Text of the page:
Use this URL to cite or link to this record in EThOS: https://ethos.bl.uk/OrderDetails.do?uin=uk.bl.ethos.768619
Title: Agrarian capitalism in England c.1700 to c.1850 : a new methodological approach
Author: Rhodes, J.
Awarding Body: University of Exeter
Current Institution: University of Exeter
Date of Award: 2019
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Abstract:
This thesis re-assesses the development of agrarian capitalism in eighteenth- and nineteenth-century England using a 'farmer-centred' methodology to yield new insights into the causes, nature, and timing of changes to farms in this period. New data on the occupiers of land is presented by cross-referencing manorial documents, poor rates, and geo-referenced maps, to reconstruct cultivators' holdings in unprecedented detail. In addition, the relationship between family and wage labour is examined on individual farms by extracting new, household-level data from the 1851 census. This thesis reconfigures existing understandings of agrarian capitalism in eighteenth- and nineteenth-century England by identifying inconsistencies between traditional macro-level measures of capitalist farming and household-level farming strategies. New, more accurate farm size data show that while the average size of farms broadly increased over the eighteenth century, substantial annual fluctuations in the size of individual holdings occurred. This indicates that two processes were therefore occurring simultaneously. One in which the average farm size increased gradually over time, and a second movement which was driven largely by life-cycle processes within farming households. Cultivators rather than land owners were responsible for these changes, and they adapted the size of their farms to suit their needs. Subletting was the key mechanism through which cultivators obtained or shed parcels of land to adjust the size of their holdings in accordance with the family life cycle. Furthermore, labour-use decisions on individual farms were closely tied to the internal dynamics of the farming household, reflecting the changing availability of family labour across the life cycle. The use of wage labour was therefore partly related to the family developmental cycle, and therefore cannot reliably be used as a measure of capitalist farming.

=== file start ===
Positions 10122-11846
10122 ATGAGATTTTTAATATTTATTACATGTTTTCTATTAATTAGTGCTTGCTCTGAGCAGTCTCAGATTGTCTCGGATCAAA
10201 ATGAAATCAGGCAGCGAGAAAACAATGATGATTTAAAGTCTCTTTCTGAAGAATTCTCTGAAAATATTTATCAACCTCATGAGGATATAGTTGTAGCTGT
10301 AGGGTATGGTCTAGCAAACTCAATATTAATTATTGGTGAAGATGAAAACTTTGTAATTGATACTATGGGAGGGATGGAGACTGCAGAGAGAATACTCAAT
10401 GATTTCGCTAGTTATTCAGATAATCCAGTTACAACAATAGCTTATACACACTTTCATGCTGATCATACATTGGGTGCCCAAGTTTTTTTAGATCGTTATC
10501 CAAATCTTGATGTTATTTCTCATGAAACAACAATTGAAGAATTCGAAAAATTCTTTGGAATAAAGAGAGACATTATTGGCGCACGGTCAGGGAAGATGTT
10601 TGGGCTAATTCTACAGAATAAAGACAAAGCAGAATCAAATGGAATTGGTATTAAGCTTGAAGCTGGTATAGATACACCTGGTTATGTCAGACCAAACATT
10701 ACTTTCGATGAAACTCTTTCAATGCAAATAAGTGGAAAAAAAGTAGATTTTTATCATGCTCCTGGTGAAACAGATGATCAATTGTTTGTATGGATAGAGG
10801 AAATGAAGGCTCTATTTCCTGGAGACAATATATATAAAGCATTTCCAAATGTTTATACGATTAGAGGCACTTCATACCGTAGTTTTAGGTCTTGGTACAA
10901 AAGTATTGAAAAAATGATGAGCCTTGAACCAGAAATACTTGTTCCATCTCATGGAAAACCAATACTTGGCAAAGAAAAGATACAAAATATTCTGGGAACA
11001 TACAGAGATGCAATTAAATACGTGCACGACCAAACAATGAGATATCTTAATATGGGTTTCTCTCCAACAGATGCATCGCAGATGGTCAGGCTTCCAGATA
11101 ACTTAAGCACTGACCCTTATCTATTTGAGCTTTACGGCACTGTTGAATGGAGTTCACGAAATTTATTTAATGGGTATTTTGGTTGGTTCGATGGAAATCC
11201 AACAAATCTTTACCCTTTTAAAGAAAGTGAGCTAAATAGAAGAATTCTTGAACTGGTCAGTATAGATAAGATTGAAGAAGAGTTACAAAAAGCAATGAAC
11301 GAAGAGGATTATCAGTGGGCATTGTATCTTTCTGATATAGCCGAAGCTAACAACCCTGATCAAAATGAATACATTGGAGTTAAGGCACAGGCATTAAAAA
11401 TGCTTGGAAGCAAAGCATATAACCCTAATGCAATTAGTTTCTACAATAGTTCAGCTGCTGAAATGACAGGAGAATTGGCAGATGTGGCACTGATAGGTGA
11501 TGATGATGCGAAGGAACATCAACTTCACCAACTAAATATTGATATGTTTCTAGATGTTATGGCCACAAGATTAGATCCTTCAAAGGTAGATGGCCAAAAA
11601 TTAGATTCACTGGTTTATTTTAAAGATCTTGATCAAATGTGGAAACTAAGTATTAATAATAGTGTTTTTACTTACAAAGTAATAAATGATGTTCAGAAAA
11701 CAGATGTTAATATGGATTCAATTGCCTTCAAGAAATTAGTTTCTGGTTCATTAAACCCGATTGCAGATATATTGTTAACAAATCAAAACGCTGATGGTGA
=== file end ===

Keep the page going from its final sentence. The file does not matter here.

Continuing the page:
Supervisor: French, H. ; Cox Jensen, F. Sponsor: Not available
Qualification Name: Thesis (Ph.D.) Qualification Level: Doctoral
EThOS ID: uk.bl.ethos.768619  DOI: Not available
Keywords: farms ; labour ; subtenancy ; agrarian ; life cycle ; England ; eighteenth century ; nineteenth century ; farm size ; family labour ; wage labour ; agriculture
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